>> By today’s popular standards, two examples of “good houses”

This homogenized approach of one single, predominant driving force in “what is good” in a residence fuels the current trend of the standardization of where one dwells. In a general sense, discarding the ever present cosmetic additives, a three bedroom house is the same no matter in what neighborhood it is located or what the dweller’s daily activities are. Concurrently, a two bedroom house is the same as the three bedroom house, only with a smaller square footage, and so on. The character of a home, its compatibility to the daily flow of its inhabitant’s activities or how it integrates to the immediate neighborhood’s necessities and attributes, are factors simply neglected when commonly discussing a home purchase or a rental agreement. CASTING NO SHADOWS The technological advances the world has experienced in the past few centuries have undoubtedly changed the core of how we experience our surroundings, and therefore, how our lives are lived inside the spaces we create. One can arguably state that today, technology, due to its omnipresence in our lives, is becoming our new nature. But, with the accumulation over time of all these significantly positive advances – electric light, automated heating and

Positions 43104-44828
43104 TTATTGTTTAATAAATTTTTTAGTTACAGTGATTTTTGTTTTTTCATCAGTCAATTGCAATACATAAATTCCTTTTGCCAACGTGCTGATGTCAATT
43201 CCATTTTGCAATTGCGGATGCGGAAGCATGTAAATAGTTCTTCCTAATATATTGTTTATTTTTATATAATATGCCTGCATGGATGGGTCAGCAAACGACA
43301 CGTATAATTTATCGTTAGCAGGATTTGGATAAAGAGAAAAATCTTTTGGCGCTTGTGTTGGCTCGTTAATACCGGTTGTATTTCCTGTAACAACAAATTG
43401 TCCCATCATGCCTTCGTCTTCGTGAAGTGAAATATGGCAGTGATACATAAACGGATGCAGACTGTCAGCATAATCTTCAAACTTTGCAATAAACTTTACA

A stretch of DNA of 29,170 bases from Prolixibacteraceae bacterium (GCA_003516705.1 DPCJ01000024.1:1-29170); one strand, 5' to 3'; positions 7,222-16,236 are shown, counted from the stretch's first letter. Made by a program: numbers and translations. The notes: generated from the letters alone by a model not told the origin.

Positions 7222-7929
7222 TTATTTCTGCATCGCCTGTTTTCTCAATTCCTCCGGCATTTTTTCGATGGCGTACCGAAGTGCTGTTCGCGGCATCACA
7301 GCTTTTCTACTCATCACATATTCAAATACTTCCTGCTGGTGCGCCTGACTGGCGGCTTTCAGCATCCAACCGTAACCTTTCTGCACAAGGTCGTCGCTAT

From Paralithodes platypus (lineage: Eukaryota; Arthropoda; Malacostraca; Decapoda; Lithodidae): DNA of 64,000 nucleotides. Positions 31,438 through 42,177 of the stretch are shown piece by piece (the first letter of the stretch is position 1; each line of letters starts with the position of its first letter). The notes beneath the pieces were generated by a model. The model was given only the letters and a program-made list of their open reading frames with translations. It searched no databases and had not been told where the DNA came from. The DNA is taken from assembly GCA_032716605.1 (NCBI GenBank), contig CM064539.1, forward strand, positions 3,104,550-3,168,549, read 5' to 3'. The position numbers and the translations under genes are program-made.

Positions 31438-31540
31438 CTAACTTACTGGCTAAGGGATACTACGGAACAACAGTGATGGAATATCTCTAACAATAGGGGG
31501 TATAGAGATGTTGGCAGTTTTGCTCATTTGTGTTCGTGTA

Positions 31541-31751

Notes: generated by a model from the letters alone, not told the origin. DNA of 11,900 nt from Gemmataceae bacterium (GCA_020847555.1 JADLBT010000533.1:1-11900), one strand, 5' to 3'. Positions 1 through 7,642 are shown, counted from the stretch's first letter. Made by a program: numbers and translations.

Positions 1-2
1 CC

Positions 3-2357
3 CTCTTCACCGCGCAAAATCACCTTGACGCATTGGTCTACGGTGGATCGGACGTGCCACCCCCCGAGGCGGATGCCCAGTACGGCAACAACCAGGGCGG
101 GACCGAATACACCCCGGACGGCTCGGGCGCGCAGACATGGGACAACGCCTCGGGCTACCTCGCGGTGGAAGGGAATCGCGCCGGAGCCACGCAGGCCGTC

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cooling systems, the automobile, etc. â&#x20AC;&#x201C; they have become expected commodities, and, in the process, have been overused to the point of de-sensitizing our daily living. Take as an example, our ability to control the temperature around us. From our precise climate controlled homes (closed doors and windows) we move into our climate controlled cars (windows up, have to use the purchased dual climate control), then to our climate controlled offices (air conditioning turned on year-round due to the excessive heat produced by computers). Unless oneâ&#x20AC;&#x2122;s job requires them to be outdoors on a constant basis, practically all of our daily activities take place in controlled environments. Nature does not do more work than it has to, and our bodies have been thermally conditioned to an extreme where, if it is not 68 degrees Fahrenheit, we feel uncomfortable. Certainly, if were not constantly suppressing our bodies natural capability to adapt to fluctuating temperatures, our thermal comfort range would be considerably larger than what is today. The same type of progressive de-sensitization is present in our daily interaction with light, be it from solar or electric sources. The overuse of electric light as a commodity has led to the expectation that, at any time of day or night, there is the capability to turn on an array of 100 watt light bulbs in any room of a house. This constant propensity to have high levels of luminosity at any given time has created an unconscious aversion to shadows and the experiences they provide. It is a common constant for any person when entering a space, or at slightest sign of sunset, to turn all the available lights on. Our desired interaction with light is always the same: bright, intense, at all times, for all tasks. Shadows, just like small square footages, have an acquired a bad connotation: a dark space is a bad space.